OK, I’m not going to lie, the presidential election is important, but congressional and state elections may be equally or more important (I’d say “more important” with no hesitation).
The sad thing is, we are so uninvolved and ill-informed in “smaller elections” that we often get what we are given rather than what we would most benefit from.
The hilarious (and by hilarious, I mean hilariously sad) thing about the nonstop attacks on how much Obama has or hasn’t done for the economy in the past 4 years is that much more hasn’t been achieved than was possible simply because we’ve had the most grid-locked Congress in recent history (if not all of US history), with the grid lock being led by obstructionist GOP congresspeople who made it their top priority to make Obama unsuccessful and a one-term president (seriously, this was stated by GOP leadership in 2010). This has even meant harming the country and holding it hostage on numerous occasions. (Nonetheless, we’re still in a much better economic position than we were in when Obama took office.)
A semi-informed citizen might say that Democrats had majorities in the House and Senate for two years, but the fact of the matter is that Republicans in congress used the filibuster a record-shattering number of times in those two years in order to make a majority nearly useless (as well as engaging in other obstructionist tactics).
Anyway, to the topic of cleantech, in particular: GOP members of congress have been so opposed to societal progress on cleantech that one is at a complete loss when trying to understand the lack of morals that could lead them to so unabashedly forsake the type of progressive, forward-thinking leadership that made the US a true world leader. They have focused countless hours on dead-end cleantech witch hunts, bills opposed to solar and wind energy (notably, energy options that actually have the support of their Republican constituents in most cases), bills opposed to electric vehicles and mass transit, and bills opposed to energy efficiency (which should, again, be a shoe-in).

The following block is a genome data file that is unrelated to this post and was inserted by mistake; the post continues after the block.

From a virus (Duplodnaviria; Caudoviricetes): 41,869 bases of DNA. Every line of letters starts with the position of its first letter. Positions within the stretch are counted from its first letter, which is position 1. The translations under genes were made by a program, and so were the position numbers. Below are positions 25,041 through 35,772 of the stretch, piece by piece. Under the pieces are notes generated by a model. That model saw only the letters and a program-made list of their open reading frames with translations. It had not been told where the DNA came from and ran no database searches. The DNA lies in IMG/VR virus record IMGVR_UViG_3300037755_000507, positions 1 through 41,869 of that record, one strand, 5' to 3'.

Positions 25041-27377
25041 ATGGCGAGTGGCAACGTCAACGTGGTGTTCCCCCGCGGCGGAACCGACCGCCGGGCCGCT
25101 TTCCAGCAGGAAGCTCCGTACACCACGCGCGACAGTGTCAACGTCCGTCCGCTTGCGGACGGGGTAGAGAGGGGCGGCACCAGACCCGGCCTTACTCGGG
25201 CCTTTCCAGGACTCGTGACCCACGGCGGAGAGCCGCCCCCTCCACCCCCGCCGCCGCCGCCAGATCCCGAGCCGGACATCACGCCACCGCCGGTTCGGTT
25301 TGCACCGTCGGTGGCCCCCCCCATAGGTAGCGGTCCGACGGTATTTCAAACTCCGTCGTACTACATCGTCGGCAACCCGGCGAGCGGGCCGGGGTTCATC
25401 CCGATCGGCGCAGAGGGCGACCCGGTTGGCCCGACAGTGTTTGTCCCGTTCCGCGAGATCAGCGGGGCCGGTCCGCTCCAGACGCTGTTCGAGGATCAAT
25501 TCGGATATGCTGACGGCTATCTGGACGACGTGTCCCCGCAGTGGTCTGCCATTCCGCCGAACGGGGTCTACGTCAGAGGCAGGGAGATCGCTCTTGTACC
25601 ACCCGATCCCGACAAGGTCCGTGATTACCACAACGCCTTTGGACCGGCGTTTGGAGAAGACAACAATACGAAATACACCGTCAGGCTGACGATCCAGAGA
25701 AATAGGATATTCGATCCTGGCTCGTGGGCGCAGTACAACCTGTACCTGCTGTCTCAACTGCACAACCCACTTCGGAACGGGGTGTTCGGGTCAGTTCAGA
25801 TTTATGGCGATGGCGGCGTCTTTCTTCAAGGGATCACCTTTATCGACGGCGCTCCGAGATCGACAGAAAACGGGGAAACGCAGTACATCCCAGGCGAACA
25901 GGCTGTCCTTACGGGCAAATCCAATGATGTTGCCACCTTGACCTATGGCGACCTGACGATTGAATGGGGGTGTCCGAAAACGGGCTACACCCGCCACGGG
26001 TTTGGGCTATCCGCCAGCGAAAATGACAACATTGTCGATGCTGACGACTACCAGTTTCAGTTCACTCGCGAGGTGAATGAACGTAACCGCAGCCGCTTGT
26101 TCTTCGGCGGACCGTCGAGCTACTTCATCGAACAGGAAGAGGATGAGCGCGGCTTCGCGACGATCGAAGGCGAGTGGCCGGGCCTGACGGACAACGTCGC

Meanwhile, they have fought vehemently to retain subsidies for some of the richest companies and industries in the world, subsidies that support the reckless extraction and burning of coal and oil that cost us trillions of dollars a year.
The fact that cleantech support creates several times more jobs than fossil fuel support should make voters just that much more fed up with Republicans in Congress.
Quite simply, I think that if you are voting for a Republican congressperson this election, you have not well evaluated what they actually support and oppose.
(Btw, if you are at all unclear as to why Republicans in congress are so supportive of the fossil fuel industry, perhaps take a stroll through this Open Secrets page, especially noting #8 and #40 on the list, and where the vast majority of fossil fuel political spending goes.)
That Said, Be Very Clear that I Didn’t Say All Republicans Are Horrible
As I noted above multiple times, millions of Republican voters support clean energy governmental support, and also oppose continued fossil fuel support.
Additionally, many cleantech-leading states are run by Republicans. And the CEO of the American Wind Energy Association was formerly a leading state Republican.
In fact, there is absolutely no ideological reason why Republicans should be opposed to clean tech, and there are several reasons why they should support it — solar is a clear way for people to be more self-reliant; solar, wind, energy efficiency, and electric vehicles are clear solutions that could lead our nation to energy independence; conservation of the water, air, and climate resources we rely on for a healthy and long life seem like they should have the full support of ‘conservatives’; cutting our debt with cleantech and climate change initiatives that would (by any independent evaluation) result in jobs and net income to the country also seems like an obvious thing to support.
But, basically, the end message is that you need to look into the people running for election in your district, and the other matters on your ballot, in order to know who and what is really worthy of your support… and you’ve got about one day left to do so.